Monday July 5 was another gloomy day with clouds over the mountains. En route the seashores are occupied by huge driftwood from Siberia through the Arctic Ocean. I spotted a pyramid-shaped arrangement. Deep in Reyjarfjördur in Djupavik, a large white building is the ruin of a herring factory closed in 1950. Continuing my way I saw seals sprawled on rocks surrounded by orange kelp. I arrived in Arnes to cross the North Arctic Circle and visit two churches, one old and one new. Alas, I was attacked by terrifying screeching birds that pecked vengefully at my beanie, I pulled my hood down for protection, but the assault persisted, and one dropped droppings on the hood. I abandoned the scene remembering Alfred Hitchcock's film The Birds. My retirement was not glorious. The Strandir coast trail ends at Nordurfjördur with an extension to Fell's farm. I returned to the village to establish my bivouac.
Tuesday July 7th I traveled the Strandir Coast north-south to Hölmavik. In Arnes where I had been attacked by vindictive birds, I stopped, without leaving my vehicle, to take a photo of the sign announcing the birds, of the recent church and in the grass, this type of aggressive birdwith the very sharp beak. The waterfall behind the disused herring factory in Djupavik is a testament to the majesty of Iceland's landscapes. Alas it was another gloomy day without sunshine. I bivouacked at the crossroads of roads 643 and 61.
On Wednesday July 7, I left the bivouac early in the morning to take route 61 which climbs to an altitude of +400 meters on a plateau streaked with numerous glacier torrents. Both on the way up and down the winding canyons have been carved for millennia by the waters of melting glaciers. I went from one fjord to another to go to the end of Mjoifjördur in Heydalur where I bivouacked as usual at the water's edge, far from the campsites where tourists are side-by-side driven by the gregarious instinct of the Panurge's sheep . Legally, wild camping is prohibited, so far the police aren't omnipresent. Iceland, country blessed by the Viking gods, relaxed police, no crime, no army (NATO ensures its security).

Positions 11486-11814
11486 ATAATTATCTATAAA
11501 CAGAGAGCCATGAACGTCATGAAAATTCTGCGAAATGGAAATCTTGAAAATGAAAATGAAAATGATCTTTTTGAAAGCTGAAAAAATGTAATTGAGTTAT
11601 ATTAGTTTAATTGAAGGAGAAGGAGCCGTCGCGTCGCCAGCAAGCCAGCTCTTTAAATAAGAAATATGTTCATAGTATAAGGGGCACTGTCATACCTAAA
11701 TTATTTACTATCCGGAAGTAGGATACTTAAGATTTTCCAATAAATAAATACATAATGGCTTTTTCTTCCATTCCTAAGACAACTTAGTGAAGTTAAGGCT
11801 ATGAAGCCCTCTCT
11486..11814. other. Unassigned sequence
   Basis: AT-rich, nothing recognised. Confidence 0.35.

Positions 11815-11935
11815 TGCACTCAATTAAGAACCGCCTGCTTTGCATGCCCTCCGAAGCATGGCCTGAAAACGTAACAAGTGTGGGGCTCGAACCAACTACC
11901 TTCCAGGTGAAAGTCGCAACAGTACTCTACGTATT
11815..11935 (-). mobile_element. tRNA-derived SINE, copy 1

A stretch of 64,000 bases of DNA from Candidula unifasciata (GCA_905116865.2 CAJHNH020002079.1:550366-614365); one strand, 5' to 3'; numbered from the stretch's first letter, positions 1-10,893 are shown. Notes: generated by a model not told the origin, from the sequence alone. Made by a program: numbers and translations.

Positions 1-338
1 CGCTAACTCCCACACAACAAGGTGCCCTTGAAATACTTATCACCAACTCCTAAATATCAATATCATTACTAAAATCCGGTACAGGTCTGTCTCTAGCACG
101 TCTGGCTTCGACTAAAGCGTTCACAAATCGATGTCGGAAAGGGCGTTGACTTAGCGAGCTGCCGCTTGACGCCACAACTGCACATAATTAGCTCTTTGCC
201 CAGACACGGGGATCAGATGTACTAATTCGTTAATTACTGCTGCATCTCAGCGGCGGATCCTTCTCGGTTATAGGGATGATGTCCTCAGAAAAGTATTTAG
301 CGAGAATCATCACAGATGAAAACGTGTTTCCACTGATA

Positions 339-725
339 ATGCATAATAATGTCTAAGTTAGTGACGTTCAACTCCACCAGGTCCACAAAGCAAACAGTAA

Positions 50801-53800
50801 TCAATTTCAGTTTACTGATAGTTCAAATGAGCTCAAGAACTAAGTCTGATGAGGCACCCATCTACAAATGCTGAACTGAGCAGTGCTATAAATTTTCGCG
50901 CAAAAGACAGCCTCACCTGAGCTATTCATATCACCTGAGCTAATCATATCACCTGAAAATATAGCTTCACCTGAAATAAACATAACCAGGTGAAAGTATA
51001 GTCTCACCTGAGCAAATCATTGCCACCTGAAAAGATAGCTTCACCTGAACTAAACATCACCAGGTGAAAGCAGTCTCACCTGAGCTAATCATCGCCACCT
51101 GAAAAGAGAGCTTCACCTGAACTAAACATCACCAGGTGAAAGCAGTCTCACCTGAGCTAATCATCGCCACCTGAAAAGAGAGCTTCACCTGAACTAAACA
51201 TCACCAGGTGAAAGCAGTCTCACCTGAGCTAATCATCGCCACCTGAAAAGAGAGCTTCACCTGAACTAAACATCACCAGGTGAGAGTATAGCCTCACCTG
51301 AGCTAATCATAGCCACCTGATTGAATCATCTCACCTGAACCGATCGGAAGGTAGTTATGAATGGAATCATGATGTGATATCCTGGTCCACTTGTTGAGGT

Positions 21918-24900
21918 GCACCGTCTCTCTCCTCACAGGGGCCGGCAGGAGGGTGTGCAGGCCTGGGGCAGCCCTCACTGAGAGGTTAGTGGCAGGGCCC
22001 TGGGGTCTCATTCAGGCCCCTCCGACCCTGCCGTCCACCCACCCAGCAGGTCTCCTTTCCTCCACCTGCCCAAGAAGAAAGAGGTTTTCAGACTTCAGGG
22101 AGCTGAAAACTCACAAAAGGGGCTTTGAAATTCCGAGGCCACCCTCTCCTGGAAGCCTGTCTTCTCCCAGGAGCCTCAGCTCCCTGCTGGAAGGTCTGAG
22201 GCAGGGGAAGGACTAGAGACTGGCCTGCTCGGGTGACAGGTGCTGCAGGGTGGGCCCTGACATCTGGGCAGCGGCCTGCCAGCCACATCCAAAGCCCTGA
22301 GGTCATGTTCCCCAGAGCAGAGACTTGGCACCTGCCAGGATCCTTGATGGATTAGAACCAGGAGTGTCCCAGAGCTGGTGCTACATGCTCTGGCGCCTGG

Thursday July 8 I was traveling route 61 on the north-east coast of the Westfjords winding in roller coasters the edge of the ocean from fjord to fjord to reach Isafjördur beyond the arctic circle, 66° North, after having crossed a dug tunnel by hand in 1949. The sky is strange, covered with a black cap interspersed with bands of light blue overlooking the mountains with a cap of white clouds. In Isafjördur I bought a ticket to visit Vigur Island, a small island, inhabited by a family collecting eiderdown, here, whose father served as a very professional and prolific guide. At the end of the visit and the country walk in a violent wind, a snack was offered to us with Icelandic sweets. I had the rare privilege of seeing a shearwater holding in its beak, ... a fish. Left at 2:00 p.m. we were back at the port at 5:00 p.m. I was getting down to the administrative work of maintaining my website bivouacking in the port.
Friday July 9 I was going to the edge of Route 630 in Skalavik Cove to the hamlet of Meiribakki. I made a detour up to Bolafjall at the foot of a huge metal ball housing large magnetic ears. As the photo below shows, the environment has been a plateau cut into deep valleys for 30 million years. Iceland is on the rift between the American continent and the Indo-European plain emerging continuously at the rate of 1 mm at Þingvellir National Park to at 18 mm per year. I bivouacked there.
|Montagnes tabulaires, Tabular mountains|
Saturday July 10 was a short day on the road still in dramatic landscapes with an overcast and foggy sky (11 ° C). I stopped in Isafjördur to wash the truck at the N1 service station, free. Then it was a two-way tunnel, one for Sudureyrei and the other for Flateyri. I bivouacked at the end of road 65 in Stadur.
Sunday July 11 began with the visit of Flateyri located at the exit of the tunnel on a strip of land in the middle of the fjord. Some houses are nicely decorated. On the way, I noticed a bird with a long beak perched on a pole which watched me pass. Skrudur is an unlikely botanical garden here. After Þingeyri I took route 622 to the bivouac in a setting of rocks sculpted by erosion for millions of years.